Share Email Print

Proceedings Paper

Image analysis of explosives fingerprint contamination using a Raman imaging spectrometer
Author(s): Alvaro G. Mercado; James A. Janni; Brian Gilbert
Format Member Price Non-Member Price
PDF $14.40 $18.00
cover GOOD NEWS! Your organization subscribes to the SPIE Digital Library. You may be able to download this paper for free. Check Access

Paper Abstract

The characterization of the type and quanity of explosives residue left behind as fingerprints is critical for the problem of trace explosives detection as well as forensic investigation. A nondestructive analytical technique has to be used to identify the energetic component of the explosive from the plasticizers, dyes, and fingerprint oils that make up the background. Raman microspectroscopy has been demonstrated in the past to separate explosive particulate from other residue in a microscopic image by filtering out other spectra except the region of the strong bands displayed by PETN and RDX using He-Ne excitation. In addition, gray level/measurements have been done on features of the sample, captured under white light onto a CCD, to obtain quantitative data about size and volume distribution. The objective of this paper will be to show how integrated line images of the sample, captured with high spectral resolution using a scanning Raman spectrometer, can be used to separate out components in the image scene captured by the CCD. This paper will also show how confocal scanning through the depth of the sample, while taking an image, can be used to come up with a quantitative measure of the concentration of chosen components in the entire image. The special instrumentation used for the work will be shown as well as any modifications done to it to obtain a protocol for analysis. The image analysis results will be presented of actual fingerprint samples containing plastic explosives. The variance between the Raman imaging method and other more traditional destructive methods for doing quantitative analysis will be presented. And the probability of doing direct Raman microspectroscopy in the UV region without any background subtraction will be determined for its potential for doing in-situ analysis for explosives detection.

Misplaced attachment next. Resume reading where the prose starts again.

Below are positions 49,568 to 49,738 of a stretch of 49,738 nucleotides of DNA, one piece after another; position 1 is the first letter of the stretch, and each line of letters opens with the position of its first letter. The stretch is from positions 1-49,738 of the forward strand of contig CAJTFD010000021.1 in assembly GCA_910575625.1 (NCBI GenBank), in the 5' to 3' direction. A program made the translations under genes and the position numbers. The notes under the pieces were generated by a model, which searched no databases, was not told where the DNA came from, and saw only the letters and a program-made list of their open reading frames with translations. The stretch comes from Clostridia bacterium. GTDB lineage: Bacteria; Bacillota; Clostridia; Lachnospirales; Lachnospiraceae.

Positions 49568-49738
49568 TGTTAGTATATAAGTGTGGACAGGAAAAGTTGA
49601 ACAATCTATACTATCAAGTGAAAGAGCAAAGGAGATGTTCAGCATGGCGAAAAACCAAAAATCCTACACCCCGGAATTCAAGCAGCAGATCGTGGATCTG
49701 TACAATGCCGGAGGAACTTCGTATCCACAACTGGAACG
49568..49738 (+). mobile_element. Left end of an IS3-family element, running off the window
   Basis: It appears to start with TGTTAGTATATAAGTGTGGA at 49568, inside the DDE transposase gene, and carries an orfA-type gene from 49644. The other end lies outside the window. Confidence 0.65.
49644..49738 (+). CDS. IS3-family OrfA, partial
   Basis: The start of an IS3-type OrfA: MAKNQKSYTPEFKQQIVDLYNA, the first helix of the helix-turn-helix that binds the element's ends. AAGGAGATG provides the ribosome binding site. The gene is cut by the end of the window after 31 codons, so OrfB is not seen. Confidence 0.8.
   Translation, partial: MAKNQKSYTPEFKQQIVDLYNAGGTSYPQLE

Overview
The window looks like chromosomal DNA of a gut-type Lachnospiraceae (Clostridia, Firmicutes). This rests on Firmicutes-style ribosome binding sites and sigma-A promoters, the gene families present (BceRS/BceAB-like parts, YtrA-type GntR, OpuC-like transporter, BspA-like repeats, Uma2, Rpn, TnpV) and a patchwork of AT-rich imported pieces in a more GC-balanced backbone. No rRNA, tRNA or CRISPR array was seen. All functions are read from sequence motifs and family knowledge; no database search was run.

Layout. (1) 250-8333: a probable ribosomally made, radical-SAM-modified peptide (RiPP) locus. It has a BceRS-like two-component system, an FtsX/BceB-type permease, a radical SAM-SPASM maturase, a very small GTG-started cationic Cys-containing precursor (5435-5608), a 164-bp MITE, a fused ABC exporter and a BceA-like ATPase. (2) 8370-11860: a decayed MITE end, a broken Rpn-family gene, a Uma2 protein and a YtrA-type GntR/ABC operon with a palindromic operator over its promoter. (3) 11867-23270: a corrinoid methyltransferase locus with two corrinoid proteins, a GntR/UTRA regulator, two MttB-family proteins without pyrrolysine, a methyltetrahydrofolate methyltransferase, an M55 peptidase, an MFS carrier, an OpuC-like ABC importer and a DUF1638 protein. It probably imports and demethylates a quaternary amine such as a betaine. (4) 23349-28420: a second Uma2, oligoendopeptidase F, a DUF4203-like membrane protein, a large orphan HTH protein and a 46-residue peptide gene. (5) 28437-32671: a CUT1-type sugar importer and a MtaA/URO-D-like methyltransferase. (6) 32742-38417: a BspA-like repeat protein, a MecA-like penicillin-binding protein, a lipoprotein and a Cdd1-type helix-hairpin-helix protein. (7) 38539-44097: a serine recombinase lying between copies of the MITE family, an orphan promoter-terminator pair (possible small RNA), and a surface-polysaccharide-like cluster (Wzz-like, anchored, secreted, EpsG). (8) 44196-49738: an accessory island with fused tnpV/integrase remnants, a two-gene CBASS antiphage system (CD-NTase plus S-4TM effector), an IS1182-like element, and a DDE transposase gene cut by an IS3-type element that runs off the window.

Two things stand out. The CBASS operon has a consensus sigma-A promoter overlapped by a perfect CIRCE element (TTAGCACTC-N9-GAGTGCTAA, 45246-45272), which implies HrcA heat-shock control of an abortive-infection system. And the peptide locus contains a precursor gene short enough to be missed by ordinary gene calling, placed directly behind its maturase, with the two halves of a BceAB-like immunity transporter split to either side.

Paper Details

Date Published: 15 September 1995
PDF: 11 pages
Proc. SPIE 2511, Law Enforcement Technologies: Identification Technologies and Traffic Safety, (15 September 1995); doi: 10.1117/12.219586
Show Author Affiliations
Alvaro G. Mercado, FAA Technical Ctr. (United States)
James A. Janni, Massachusetts Institute of Technology (United States)
Brian Gilbert, Massachusetts Institute of Technology (United States)

Published in SPIE Proceedings Vol. 2511:
Law Enforcement Technologies: Identification Technologies and Traffic Safety
Bernard Dubuisson; Geoffrey L. Harding, Editor(s)

© SPIE. Terms of Use
Back to Top